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How to Keep Molds from Getting Into Your Magic Mushrooms

Most of the time, substrate sterilization and air filtration will improve and sterilize your working environment. But not all these measures are completely successful. Some techniques will work well with other types of molds while others won’t. A careful study of the different kinds of mold infestations is therefore necessary.

Different kinds of mold contamination in mushrooms

To learn how to remove molds from your crops, you need to identify the different types of molds that could wreak havoc on your shrooms anytime. Here are the common mold species with corresponding ways how to deal and prevent each.

Cobweb mold (Dactylium mildew)

Cobweb molds are similar to strings of a fine web that envelopes casings as well as the mushrooms upon contact. This causes soft rot and could be very hard to remove. Cobweb molds are darker than the mycelium with a slight difference in color. Cobweb molds can cover the whole casing in just a matter of a day or two so it would be very tricky if you are not careful and patient in checking your crops. The contamination usually starts from a small, dime-sized patch and then proceeds to cover almost all the casings and the mushroom body.

Most of the time it’s hard to save a mushroom crop infested with cobweb mold. Prevention is easy. Lower the humidity inside your growing area to avoid mold contamination. Improving air circulation will also reduce humidity. Open windows, doors and use a circulating fan to reduce mold growth.

Green mold

Green mold infestation is from a white mycelium called Trichoderma harzianum. This is an aggressive form of mold that will quickly cover the entire casing and mushroom. This cause soft rot and will produce spores which are emerald green.

Green mold is caused by poor sanitation, flies and anaerobes. The best way to get rid of green mold is by ensuring that your growing area is clean and well-sanitized. Use surface disinfectants to completely clean your surroundings.

Pink mold (red bread mold)

Pink mold is a fast-growing fungus that grows in grain and agar. Also called Neurospora, this mold is present everywhere. It is very hard to get rid of this kind of mold, therefore, any contaminated cultures should be destroyed immediately. You must also thoroughly clean your growing area or laboratory before you grow another batch.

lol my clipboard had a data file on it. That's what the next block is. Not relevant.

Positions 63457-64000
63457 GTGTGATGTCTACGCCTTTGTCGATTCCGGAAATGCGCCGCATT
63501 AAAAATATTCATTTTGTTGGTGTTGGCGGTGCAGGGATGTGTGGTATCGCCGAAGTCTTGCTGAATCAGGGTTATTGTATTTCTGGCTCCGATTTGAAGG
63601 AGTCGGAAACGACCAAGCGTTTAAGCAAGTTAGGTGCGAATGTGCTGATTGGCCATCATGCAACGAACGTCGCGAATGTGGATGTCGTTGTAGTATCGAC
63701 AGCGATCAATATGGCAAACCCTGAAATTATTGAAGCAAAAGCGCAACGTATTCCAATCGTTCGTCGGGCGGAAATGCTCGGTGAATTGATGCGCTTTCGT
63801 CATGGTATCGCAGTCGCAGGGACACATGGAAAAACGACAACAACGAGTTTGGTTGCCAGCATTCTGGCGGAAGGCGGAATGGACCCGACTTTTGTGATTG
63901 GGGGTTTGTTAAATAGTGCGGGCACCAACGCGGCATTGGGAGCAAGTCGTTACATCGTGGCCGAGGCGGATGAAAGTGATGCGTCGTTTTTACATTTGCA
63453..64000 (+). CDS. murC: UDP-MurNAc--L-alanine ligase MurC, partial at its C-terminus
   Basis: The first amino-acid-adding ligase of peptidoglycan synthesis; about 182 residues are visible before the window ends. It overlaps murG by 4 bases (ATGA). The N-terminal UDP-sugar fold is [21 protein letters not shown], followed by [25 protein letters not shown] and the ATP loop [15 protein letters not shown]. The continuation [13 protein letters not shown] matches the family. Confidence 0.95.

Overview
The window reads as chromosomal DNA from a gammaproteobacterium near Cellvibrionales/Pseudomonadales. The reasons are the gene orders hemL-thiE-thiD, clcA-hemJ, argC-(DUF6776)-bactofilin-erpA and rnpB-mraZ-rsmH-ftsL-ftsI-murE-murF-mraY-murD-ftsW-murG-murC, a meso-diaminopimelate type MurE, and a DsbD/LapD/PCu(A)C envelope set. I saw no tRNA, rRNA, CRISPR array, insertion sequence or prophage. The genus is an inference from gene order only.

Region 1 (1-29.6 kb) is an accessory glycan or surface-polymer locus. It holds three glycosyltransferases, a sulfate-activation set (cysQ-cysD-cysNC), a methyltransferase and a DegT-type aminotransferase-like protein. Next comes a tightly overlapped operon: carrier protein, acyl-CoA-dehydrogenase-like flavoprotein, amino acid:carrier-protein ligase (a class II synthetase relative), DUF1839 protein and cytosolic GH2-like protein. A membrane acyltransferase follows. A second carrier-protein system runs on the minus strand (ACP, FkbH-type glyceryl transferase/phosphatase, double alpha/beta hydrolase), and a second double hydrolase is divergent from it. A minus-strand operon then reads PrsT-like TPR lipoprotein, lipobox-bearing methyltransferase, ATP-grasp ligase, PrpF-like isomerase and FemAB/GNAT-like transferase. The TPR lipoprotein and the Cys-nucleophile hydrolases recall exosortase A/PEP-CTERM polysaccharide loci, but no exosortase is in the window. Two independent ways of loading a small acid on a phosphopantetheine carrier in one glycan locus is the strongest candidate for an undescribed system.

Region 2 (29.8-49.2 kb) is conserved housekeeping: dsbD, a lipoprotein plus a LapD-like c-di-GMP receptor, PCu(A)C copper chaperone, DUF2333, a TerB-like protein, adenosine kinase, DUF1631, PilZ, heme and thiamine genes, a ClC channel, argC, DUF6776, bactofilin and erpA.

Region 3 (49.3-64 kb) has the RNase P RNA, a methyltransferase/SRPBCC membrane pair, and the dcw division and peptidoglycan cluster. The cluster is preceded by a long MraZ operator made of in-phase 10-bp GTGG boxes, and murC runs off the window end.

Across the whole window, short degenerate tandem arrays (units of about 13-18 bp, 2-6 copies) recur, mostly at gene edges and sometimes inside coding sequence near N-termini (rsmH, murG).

Blue-green molds

Blue-green molds are very common, especially on specialty mushrooms. Blue-green mushrooms produce spores and are airborne and are found everywhere. This kind of mold usually grows in agar and grain cultures. On the first sign of blue-green mold infestation, throw away any contaminated specimen or bottle. Clean the area with strong disinfectant.

Black Mold

Black mold is common in grain and agar cultures as well as in an organic substrate. Black mold is also called yellow mold or Aspergillus and this prefers a neutral to slightly basic pH to grow and thrive. Black mold is not entirely black but is found in different colors from dark brown to yellow. Some species of black mold are dangerous and will produce alfa-toxins. This type of mold should be handled with extreme care. Clean your working and growing area after you have removed all the contaminated specimen before starting a new batch to grow.

Dry bubble

A dry bubble is caused by the Verticillium species of fungi. This kind of mold is very hard to remove and produces very sticky spores. You can tell that your crops have been affected by dry bubble when you find deformed pinheads. If the infestation is not stopped mushrooms will grow crooked with a tiled cap.

The spores spread through wind and dust particles, therefore, you must be careful when moving soil near your growing area. Prevent flies from entering your growing area since these could carry the dust particles with spores. Place salt on tissue paper inside your growing area or along its perimeter to contain the infestation.

Fungus Gnats

Fungus gnats are tiny winged insects that are very attracted to mushrooms. Gnats feed on the mycelium and dig into the mushrooms feeding and destroying the insides. The mushroom tissues that have been eaten by the gnats will soon be infested with bacteria causing the area to develop soft rot.

The best way to remove fungus gnats is to maintain hygiene. Remove trash lying around and clean surrounding areas to prevent overgrowth of gnats. Place yellow sticky paper near your shrooms so that the gnats will be captured.

Preventing is better than treating mold infestation

Most mold infestations are fatal to your crops and therefore you must be very vigilant when growing your magic mushrooms. When growing indoors, keep your growing area well ventilated. Use a fan or open your windows to let fresh air in. Use a humidifier to prevent mold growth, especially dangerous mold species.

Take note that mushrooms are up to 90% water and these require high levels of humidity to start pinning and to have a healthy, growing environment. You can start by improving humidity by using a simple spray bottle. Simply spray the walls of your growing area to maintain high humidity. Do not spray water directly on your mushrooms because this can damage the fruits. Use perlite along the bottom of your growing pot to improve soil aeration.

Growing outdoors is also an option but before you do, choose an area near your home. It should be an area where there is indirect lighting. Magic mushrooms grow well in an area where there is a lot of light during the day but not exposed to a lot of sunlight all day.

Check out these mold-free dried shrooms and other mushroom products at ShroomsDirect!

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